The Ribble Estuary National Nature Reserve
Ribble Coast and Wetlands
The Ribble is home to an impressive range of wildlife, with more than a quarter of a million migrating water birds feeding in and around the estuary. The marshes are home to thousands of nesting birds including gulls, terns and lapwings.
On both sides of the estuary, the UK’s largest area of sand dunes host rare natterjack toads, sand lizards and rare insects. The colourful collection of plants is one of the most diverse found in the UK.
Behind the dunes and marshes, the mosses support declining farmland wildlife like corn buntings and brown hares. The area is also one of the UK’s strongholds for water voles.
Sadly, this rich diversity of wildlife is often only found in isolated pockets because habitats have become fragmented due to drainage and other human activity.
Our aim is to work with like-minded people to restore and recreate a network of linked havens where wildlife is able to thrive and people can relax and enjoy nature.
Reserves and other protected areas are a key part of Futurescapes. They provide core areas for nature to thrive and eventually repopulate the surrounding landscapes. The key RSPB reserves within this Futurescape are:
This new saltmarsh reserve is a great place to admire the gathered pink-footed geese, wigeons, teals and other wildfowl in winter, along with big flocks of golden plovers, lapwings and black-tailed godwits. In spring the marshes come alive with the sight and sound of displaying waders, including avocets and lapwings. But as recently as 2006, the land had been used for growing crops.
There's something for everyone throughout the year at this delightful coastal reserve. In the spring you can see brown hares boxing in the fields, while in the early summer you'll be able to spot nesting birds like avocets and lapwings.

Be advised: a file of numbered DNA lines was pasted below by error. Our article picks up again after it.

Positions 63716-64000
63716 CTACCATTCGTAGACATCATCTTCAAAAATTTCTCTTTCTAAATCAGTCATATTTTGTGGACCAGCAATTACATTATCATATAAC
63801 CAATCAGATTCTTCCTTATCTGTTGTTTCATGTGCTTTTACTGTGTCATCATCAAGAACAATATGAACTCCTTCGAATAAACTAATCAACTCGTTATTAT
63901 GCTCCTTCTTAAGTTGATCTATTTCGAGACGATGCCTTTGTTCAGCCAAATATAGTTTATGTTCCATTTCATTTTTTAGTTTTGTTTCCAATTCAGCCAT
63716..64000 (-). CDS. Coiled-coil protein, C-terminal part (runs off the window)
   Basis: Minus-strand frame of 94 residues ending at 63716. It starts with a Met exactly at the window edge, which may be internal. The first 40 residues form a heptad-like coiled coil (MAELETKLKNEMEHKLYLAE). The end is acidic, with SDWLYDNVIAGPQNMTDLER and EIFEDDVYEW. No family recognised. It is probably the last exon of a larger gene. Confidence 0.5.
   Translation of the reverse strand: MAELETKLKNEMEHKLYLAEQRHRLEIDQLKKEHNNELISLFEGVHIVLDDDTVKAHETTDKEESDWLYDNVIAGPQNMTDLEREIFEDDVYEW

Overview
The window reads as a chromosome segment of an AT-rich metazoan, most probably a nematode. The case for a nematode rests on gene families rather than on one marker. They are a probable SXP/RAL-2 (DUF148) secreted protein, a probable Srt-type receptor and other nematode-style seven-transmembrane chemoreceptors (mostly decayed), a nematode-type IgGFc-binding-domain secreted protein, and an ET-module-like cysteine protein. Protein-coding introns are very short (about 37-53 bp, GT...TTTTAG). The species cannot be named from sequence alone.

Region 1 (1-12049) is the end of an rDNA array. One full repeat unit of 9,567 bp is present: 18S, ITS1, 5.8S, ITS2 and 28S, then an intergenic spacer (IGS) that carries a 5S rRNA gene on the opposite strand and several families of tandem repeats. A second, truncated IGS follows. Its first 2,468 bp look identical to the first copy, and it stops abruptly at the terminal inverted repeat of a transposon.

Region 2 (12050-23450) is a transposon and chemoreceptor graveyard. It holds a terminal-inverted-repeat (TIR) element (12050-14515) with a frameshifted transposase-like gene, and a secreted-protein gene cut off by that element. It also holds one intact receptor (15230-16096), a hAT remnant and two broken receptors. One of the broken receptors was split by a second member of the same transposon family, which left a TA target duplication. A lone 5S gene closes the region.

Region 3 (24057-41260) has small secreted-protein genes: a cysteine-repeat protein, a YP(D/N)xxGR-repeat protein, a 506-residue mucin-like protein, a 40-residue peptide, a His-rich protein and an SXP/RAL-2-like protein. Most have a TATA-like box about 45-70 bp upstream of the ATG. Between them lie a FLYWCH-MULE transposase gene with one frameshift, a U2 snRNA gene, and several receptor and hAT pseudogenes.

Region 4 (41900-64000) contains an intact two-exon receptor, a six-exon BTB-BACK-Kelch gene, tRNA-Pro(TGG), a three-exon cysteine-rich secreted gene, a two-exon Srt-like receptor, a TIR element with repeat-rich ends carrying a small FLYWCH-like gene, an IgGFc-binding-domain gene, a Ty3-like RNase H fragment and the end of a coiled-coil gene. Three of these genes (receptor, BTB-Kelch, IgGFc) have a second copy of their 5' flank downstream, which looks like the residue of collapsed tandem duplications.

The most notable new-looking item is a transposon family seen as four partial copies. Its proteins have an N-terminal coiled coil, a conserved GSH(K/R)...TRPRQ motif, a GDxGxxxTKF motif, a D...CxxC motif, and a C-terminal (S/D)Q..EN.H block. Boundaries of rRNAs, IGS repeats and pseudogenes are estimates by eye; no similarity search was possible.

Come to our visitor centre on the edge of Fairhaven Lake. It's the gateway to the north side of the Ribble Estuary - the most important single river estuary in the UK - which attracts more than 270,000 birds each year.
Futurescapes is all about collaboration. There are many organisations and people involved in managing land in the Ribble Estuary National Reserve. Our challenge is working together to find ways of making more space for nature. To achieve this we’re working with:
Saving special places
The conservationist's dilemma: an update on the science, policy and practice of the impact of predators on wild birds (8)
As we have written in previous years, the decision to introduce any form of predator control (lethal or non-lethal) is something we never take lightly. It’s always based on evidence and guided by the RSPB’s Council-agreed policy. The RSPB...(read mor...Posted 20/09/2021 by martinfowlie
G7 Commentary - Nature compact success or failure?
For the first time the G7 has made a nature-positive commitment to halt and reverse the loss of biodiversity by 2030. This is unprecedented. Never before we have seen nature prioritised in a way that recognises the importance of a healthy natural wor...Posted 14/06/2021 by Vanessa Amaral-Rogers
A big step for international whale conservation - sei whale Key Biodiversity Area in Falklands
By Michelle Winnard, Communications Officer, Falklands Conservation Sei whale by Caroline Weir, Falklands Conservation In a big step for international whale conservation, the Falkland Islands have been confirmed as a hotspot for a globally end...(re...Posted 12/05/2021 by Heather Mitchell
Rejecting aluminium from Ghana's Forests
As Ghana weighs economic benefits of mining bauxite for aluminum, multi-billion-dollar global companies support community groups calling for protection of critical forest. Natalie Hall, RSPB Senior Advisor for International Site Policy explains. Atew...Posted 03/02/2021 by Vanessa Amaral-Rogers